The growth of the cigarette-resale racket, known to police as “smurfing”, appears tied to a growing government appetite for cash. Since 2007 at least 27 states have raised their cigarette taxes, often to erase deficits or to cover sharp increases in health-care costs. This spurs the smugglers on. In New Jersey, where a packet of cigarettes carries a tax of $2.70, about 40% of all cigarettes are smuggled in from other states, according to the New Jersey Treasury Department. Maryland, Virginia’s neighbour to the north, reported a fourfold increase in seizures of illegal cigarettes between 2010 and 2012, though one official described the haul as the tip of the iceberg.
Virginia, a big tobacco state since colonial times, has recently declared it illegal to buy and possess, with intent to sell elsewhere, more than 5,000 cigarettes. That may sound a lot, but they are easy to miss. Smugglers can niftily get 600 cartons (that is, ten packs of 20 cigarettes) into a car, and 12,000 into a large van. When gun-running was at its peak, I-95 was known as the “iron highway”. Now it is the new Tobacco Road.
You can PROVE Anything About Boys Without Fathers…
In the pre-1970 era, when surveys showed women with higher levels of happiness, most men held jobs that enabled their wives to be fulltime homemakers. “The Paradox of Declining Female Happiness” is a peer-reviewed reseach publication by Drs. Betsey Stevenson and Justin Wolfers, forthcoming American Economic Journal: Economic Policy http://bpp.wharton.upenn.edu/betseys/papers/Paradox%20of%20declining%20female%20happiness.pdfEach year since 1972, the United States General Social Survey has asked men and women: “How happy are you, on a scale of 1 to 3, with 3 being very happy, and 1 being not too happy?” This survey includes a representative sample of men and women of all ages, education levels, income levels, and marital status–1,500 per year for a total of almost 50,000 individuals thus far–and so it gives us a most reliable picture of what’s happened to men’s and women’s happiness over the last few decades. As you can imagine, a survey this massive generates a multitude of findings, (see the full report by Wharton Professors Betsy Stevenson and Justin Wolfers) but here are the two most important discoveries. First, since 1972, women’s overall level of happiness has dropped, both relative to where they were forty years ago, and relative to men. You find this drop in happiness in women regardless of whether they have kids, how many kids they have, how much money they make, how healthy they are, what job they hold, whether they are married, single or divorced, how old they are, or what race they are. (The one and only exception: African-American women are now slightly happier than they were back in 1972, although they remain less happy than African American men.)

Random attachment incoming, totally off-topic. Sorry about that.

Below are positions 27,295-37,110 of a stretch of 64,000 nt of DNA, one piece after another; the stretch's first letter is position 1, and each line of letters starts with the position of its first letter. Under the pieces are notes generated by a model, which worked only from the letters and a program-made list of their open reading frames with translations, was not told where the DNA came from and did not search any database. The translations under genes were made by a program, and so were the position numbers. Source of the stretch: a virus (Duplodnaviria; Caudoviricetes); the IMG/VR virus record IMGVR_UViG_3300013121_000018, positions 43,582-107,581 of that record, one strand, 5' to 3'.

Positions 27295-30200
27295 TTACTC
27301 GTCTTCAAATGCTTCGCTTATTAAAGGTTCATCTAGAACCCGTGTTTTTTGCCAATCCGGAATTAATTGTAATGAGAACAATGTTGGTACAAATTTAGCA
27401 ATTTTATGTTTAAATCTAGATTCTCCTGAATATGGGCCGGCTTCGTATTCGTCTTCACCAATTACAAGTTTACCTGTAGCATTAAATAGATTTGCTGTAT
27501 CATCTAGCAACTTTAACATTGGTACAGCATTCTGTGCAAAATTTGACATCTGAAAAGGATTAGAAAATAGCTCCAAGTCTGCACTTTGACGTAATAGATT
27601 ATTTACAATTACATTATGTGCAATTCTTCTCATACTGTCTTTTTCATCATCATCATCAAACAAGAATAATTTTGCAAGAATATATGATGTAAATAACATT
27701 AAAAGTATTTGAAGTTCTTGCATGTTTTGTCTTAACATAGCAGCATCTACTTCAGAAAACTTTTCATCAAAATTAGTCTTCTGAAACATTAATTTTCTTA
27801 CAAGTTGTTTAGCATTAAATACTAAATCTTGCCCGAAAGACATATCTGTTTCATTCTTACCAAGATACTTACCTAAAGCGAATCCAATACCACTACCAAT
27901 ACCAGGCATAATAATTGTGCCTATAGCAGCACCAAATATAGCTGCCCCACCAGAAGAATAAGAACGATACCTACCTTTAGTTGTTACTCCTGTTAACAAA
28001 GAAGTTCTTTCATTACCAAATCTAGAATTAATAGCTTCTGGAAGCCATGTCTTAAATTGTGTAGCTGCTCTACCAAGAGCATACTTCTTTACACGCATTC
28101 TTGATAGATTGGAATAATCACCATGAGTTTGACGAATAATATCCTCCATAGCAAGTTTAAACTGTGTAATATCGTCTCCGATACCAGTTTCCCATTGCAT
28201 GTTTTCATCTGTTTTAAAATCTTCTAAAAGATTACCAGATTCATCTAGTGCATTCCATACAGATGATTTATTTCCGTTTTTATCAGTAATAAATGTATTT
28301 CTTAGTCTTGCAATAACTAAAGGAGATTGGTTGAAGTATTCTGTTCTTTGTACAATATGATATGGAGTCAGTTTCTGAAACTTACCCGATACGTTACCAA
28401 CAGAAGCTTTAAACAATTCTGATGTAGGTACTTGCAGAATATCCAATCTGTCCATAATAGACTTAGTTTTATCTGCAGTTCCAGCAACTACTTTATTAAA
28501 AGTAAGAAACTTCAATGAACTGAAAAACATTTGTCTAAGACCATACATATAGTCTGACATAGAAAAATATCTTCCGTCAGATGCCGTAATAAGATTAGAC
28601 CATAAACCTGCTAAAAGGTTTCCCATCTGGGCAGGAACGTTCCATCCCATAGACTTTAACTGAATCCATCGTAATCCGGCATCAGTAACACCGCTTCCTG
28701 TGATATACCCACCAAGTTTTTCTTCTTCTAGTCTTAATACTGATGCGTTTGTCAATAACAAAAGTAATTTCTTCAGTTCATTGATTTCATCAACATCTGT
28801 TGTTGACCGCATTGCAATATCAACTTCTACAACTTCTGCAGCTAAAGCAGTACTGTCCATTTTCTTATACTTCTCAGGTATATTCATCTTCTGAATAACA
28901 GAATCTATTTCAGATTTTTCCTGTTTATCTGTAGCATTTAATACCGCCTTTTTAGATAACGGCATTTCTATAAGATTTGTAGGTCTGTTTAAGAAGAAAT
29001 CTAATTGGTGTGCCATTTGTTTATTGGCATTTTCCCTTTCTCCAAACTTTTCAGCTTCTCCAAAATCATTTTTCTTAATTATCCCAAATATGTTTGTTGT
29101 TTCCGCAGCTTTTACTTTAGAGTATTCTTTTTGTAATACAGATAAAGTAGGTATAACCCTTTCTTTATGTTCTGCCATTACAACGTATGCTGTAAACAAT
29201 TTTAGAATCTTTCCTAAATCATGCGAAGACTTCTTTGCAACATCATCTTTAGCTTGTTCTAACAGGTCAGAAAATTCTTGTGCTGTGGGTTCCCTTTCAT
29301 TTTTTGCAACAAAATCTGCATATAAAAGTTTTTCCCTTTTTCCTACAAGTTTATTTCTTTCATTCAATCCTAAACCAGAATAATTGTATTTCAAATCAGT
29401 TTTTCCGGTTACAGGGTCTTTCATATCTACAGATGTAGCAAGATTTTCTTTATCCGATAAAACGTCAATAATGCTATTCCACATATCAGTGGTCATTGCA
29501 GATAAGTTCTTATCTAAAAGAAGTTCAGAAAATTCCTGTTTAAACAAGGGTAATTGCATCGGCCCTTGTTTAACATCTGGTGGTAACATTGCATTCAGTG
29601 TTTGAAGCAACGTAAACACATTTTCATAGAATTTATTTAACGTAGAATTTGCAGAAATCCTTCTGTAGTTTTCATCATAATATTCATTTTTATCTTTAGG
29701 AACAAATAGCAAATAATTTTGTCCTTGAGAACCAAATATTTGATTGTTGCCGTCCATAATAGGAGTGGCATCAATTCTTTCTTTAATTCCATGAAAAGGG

The NAACP recently adopted a resolution calling for the abolition of the War on Drugs, emphasizing the harm that it inflicts on minority communities. This is a sea change for the nation’s most prominent black civil rights organization.
The NAACP resolution is far from the first indication that the War on Drugs inflicts great harm on poor minorities. Scholars and commentators of widely divergent ideologies have long recognized this point. More information about it here and here. The NAACP resolution is a milestone because of the organization’s prestige. The NAACP now joins a growing list of prominent groups that have called for an end to the War on Drugs in recent months, including the Global Commission on Drug Policy and a high-profile British government commission.
Complete abolition of the War on Drugs is not yet politically feasible. But the increasing recognition that the war causes more harm than good does create some political space to move towards that goal in an incremental way. Sadly, the Obama Administration refuses to take even the most modest and politically popular steps towards legalization. In fairness, most Republicans have been as bad or worse on the issue. Change we can believe in may well be coming in this field. But it may take a few more years of generational replacement for it to happen. via volokh.com
Many black leaders are quite Conservative in their values. This is not a “LEFT” wing organization. This is actually a watershed moment for the movement.